From Ukraine to Canada and Back

Aug
11th
2010

BALAKLAVA, AUTONOMOUS REPUBLIC OF CRIMEA — And I’m back.

Two weeks ago in the southern Ukrainian bridebasket of Kherson, I loaded up the crippled Hamburglar in a truck and hopped in the passenger seat for the 8-hour ride down to Balaklava. The truck’s owner-operator and his wife might have been the world’s friendliest Ukrainians, and despite no common language we managed to chitchat the entire way. I also managed to get a hell of a sunburn on my right arm.

We eventually found my friend Olga in downtown Balaklava, and she led us to her cousin’s garage up on the hill overlooking the bay. My Vespa would at least have a good view while waiting for a new brake drum upon my return from Canada.

Yes, Balaklava is the eponymous birthplace of the headgear favoured by special forces units and bank robbers everywhere. So the story goes, during a bitterly cold winter in the Crimean War, women in Britain took to knitting the full-face hats, sending them to their men in Balaklava, and the name stuck. The town is also notable for its Cold War-era nuclear submarine base, which is tunnelled deep in the hills surrounding the bay. During its heyday, it was allegedly able to survive a direct atomic attack. It was decommissioned in 1996 and today serves as a museum for tourists.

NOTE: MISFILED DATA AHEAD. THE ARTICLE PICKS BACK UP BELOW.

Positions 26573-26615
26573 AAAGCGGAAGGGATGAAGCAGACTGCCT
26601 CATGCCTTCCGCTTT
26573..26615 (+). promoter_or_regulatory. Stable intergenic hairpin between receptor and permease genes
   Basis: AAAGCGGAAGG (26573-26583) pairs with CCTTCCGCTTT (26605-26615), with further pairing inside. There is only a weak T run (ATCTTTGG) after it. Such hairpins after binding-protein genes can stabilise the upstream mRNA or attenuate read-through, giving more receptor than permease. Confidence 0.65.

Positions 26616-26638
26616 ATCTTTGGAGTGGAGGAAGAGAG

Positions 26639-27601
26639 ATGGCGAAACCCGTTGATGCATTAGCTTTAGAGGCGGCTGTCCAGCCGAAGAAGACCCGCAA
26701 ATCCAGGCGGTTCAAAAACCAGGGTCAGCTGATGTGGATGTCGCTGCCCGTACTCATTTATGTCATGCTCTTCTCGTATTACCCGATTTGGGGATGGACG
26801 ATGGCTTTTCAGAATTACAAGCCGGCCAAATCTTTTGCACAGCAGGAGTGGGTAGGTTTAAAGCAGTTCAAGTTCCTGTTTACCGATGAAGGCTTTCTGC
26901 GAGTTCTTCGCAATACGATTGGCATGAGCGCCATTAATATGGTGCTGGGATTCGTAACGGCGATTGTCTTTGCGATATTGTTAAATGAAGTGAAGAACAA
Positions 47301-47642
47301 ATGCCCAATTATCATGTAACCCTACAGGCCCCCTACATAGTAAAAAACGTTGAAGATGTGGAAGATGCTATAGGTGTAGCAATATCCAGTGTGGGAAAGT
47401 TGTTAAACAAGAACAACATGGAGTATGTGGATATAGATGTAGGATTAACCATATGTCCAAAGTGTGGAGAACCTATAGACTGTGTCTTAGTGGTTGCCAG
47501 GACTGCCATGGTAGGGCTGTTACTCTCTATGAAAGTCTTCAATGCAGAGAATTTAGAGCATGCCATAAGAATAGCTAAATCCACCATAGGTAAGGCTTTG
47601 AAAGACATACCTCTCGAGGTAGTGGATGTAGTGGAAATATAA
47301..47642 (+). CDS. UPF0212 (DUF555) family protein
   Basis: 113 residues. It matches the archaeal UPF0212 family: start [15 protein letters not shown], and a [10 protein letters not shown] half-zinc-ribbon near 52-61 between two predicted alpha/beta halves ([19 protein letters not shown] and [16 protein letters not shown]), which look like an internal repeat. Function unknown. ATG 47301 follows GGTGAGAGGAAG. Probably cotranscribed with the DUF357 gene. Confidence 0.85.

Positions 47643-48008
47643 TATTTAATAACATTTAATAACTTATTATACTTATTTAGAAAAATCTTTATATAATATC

Balaklava, like its big brother Sevastopol across the peninsula, was one of the most secretive military areas of the Soviet Union, and residents were subjected to intense security and required a special pass to be there. Nowadays, it’s a resort town with a strong Mediterranean feel to it, complete with all the tourist infrastructure you’d expect.

I had a few days to kill before heading to Canada, and meanwhile Olga and her mom rolled out the welcome mat and stuffed me with yet more Ukrainian food. I’ve really taken a liking to the local cuisine. There’s always an emphasis on appreciating the simple grandeur of barely-adulterated fresh vegetables, which means that if all the heavy-duty meat, grease, and cream in some Ukrainian food starts weighing you down, you can always just hit the greens and be left feeling oddly healthy.

Olga later took me on a grand tour of the Balaklava harbour, and by “grand” I mean it. Thanks to her sterling connections, she had a friend of hers fire up his 150-foot ferryboat and steam the pair of us out into the open Black Sea to go swimming. I’m a terrible swimmer, but I gamely jumped into the briny deep anyway. Yarr. It was cold.

I was soon off to Toronto via Simferopol and Kiev and London. Arriving as I was from lily-white Eastern Europe to the vast immigration hall at Pearson International, I was immediately struck by how most of the border agents were visibly of south- or east-Asian descent. The sight all that ethnic diversity didn’t fail to impress. Canadian airports also have wall-to-wall carpeting, which does not exist in Europe. Frankly, having spent so many years away, I find all that upholstery on the floor kind of disgusting. It’s filthy, surely. The Anglo-American obsession with carpeting probably deserves its own book.